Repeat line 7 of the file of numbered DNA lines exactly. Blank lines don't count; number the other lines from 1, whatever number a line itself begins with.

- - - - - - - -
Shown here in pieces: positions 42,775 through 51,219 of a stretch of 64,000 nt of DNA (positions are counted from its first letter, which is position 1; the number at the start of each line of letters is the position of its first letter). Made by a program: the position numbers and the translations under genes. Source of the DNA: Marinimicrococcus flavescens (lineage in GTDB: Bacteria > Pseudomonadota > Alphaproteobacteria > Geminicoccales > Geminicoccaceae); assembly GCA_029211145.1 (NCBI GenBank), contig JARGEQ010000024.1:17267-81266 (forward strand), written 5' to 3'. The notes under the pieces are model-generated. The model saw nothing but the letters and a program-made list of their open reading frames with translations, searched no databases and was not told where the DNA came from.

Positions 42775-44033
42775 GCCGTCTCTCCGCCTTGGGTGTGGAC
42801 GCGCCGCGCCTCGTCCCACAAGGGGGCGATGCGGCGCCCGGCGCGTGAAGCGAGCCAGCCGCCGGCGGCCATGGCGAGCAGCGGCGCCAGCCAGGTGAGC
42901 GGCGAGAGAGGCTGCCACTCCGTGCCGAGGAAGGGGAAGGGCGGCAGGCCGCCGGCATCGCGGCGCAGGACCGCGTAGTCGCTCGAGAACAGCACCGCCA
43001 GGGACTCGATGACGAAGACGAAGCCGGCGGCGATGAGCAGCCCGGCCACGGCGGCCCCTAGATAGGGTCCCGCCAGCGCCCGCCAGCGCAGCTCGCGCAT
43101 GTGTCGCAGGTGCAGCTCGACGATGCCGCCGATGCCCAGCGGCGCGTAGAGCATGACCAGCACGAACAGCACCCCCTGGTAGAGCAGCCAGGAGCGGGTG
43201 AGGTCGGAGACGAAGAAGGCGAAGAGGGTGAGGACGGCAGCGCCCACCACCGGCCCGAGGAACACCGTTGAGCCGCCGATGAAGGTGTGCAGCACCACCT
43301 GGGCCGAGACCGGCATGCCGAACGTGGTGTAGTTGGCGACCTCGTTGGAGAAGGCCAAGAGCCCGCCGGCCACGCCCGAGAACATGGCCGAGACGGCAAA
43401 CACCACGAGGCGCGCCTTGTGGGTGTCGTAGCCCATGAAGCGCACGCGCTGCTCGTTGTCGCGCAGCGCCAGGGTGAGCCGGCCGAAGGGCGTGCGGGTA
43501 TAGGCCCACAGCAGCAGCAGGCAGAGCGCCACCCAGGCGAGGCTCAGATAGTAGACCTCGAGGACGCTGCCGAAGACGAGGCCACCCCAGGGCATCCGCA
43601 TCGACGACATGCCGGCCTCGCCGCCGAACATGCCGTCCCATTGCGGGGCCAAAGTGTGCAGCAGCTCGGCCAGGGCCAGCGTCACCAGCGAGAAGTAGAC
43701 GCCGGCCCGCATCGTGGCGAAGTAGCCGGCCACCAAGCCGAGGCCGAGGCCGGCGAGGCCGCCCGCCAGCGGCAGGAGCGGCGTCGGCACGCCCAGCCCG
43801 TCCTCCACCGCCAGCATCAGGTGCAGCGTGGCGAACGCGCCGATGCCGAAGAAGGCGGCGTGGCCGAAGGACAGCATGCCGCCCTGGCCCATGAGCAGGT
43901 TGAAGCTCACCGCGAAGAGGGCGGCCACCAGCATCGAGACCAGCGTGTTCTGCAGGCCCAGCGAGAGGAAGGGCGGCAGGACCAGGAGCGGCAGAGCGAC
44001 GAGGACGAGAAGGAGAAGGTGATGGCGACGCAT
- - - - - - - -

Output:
43101 GTGTCGCAGGTGCAGCTCGACGATGCCGCCGATGCCCAGCGGCGCGTAGAGCATGACCAGCACGAACAGCACCCCCTGGTAGAGCAGCCAGGAGCGGGTG